Cracker Barrel shareholders appear to have rejected Sardar Biglari’s move to join the restaurant chain’s board, but stopped short of passing a “poison pill” plan that would deter outside investors from taking over the business.
The Tennessee-based company released preliminary results of investors’ proxy vote Tuesday morning following its annual meeting.
Biglari, the 34-year-old Texas hedge fund investor who controls Steak n Shake parent Biglari Holdings Inc., has been embroiled in a proxy battle with Cracker Barrel Old Country Store Inc. since acquiring enough shares to become its largest shareholder.
He asked directors to appoint him and business partner Phil Cooley to the Cracker Barrel board, saying the down-home chain isn’t living up to its potential.
Biglari had more success with a similar play at Steak n Shake. He began buying shares of the Indianapolis-based burger chain in 2007 and rose to CEO scarcely a year later. Now it is the centerpiece of Biglari Holdings Inc., which also owns Western Sizzlin.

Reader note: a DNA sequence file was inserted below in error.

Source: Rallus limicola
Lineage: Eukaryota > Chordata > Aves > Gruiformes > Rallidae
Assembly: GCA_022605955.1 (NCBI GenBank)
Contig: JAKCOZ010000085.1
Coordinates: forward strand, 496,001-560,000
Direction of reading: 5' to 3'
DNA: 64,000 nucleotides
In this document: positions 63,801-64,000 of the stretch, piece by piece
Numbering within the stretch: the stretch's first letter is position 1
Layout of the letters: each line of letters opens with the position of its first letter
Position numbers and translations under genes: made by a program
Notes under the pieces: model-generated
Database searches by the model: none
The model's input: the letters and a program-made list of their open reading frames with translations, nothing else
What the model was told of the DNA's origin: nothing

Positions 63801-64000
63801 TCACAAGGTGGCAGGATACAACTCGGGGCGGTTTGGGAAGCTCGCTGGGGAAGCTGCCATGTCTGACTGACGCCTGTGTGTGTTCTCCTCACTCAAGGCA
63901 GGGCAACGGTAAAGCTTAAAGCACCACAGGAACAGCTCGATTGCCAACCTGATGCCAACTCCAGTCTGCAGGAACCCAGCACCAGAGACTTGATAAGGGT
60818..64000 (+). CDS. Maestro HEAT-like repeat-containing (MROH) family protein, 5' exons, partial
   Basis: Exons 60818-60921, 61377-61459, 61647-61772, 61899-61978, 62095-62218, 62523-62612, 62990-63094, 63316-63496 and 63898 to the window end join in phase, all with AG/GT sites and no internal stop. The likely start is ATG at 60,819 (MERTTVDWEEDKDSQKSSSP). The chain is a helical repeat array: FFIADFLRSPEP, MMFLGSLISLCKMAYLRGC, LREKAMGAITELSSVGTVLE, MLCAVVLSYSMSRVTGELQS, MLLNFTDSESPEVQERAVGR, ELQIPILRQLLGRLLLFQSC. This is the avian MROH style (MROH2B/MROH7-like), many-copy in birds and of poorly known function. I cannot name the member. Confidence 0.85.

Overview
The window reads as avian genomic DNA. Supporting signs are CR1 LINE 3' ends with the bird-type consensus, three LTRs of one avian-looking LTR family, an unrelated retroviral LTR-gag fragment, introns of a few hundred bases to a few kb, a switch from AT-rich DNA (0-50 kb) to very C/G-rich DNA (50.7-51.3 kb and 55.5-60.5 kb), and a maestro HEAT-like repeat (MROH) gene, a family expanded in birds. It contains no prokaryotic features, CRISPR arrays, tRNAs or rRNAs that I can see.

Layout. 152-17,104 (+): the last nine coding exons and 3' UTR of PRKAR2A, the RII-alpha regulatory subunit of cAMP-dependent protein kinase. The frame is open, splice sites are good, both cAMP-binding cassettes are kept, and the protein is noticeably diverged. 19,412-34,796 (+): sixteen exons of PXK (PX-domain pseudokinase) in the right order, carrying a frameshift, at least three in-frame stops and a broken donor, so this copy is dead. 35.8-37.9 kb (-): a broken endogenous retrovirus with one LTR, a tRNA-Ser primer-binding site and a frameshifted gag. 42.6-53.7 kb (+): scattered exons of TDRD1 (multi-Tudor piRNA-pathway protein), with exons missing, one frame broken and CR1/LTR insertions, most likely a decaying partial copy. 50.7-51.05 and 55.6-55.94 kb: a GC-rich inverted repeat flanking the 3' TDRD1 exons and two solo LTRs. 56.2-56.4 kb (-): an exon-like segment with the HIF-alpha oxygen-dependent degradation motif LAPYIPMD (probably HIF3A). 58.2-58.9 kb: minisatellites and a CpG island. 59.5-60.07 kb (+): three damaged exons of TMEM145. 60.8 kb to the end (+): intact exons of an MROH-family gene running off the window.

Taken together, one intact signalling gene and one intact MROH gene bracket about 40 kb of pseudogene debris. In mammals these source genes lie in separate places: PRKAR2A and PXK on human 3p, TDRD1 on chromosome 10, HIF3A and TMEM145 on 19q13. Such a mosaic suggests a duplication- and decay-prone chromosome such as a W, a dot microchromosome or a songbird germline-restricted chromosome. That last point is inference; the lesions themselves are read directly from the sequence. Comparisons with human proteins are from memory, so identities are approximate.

Earlier this month, Cracker Barrel sent a letter to shareholders, asking them to support the company’s board nominees. Officials had warned that electing Biglari to the board “would create serious and inappropriate business conflicts of interest,” given his holdings in competing restaurants.
The company also floated a “shareholders rights” plan, intended to prevent investors from seizing control of the company.
That initiative did not receive enough votes to pass, Cracker Barrel said.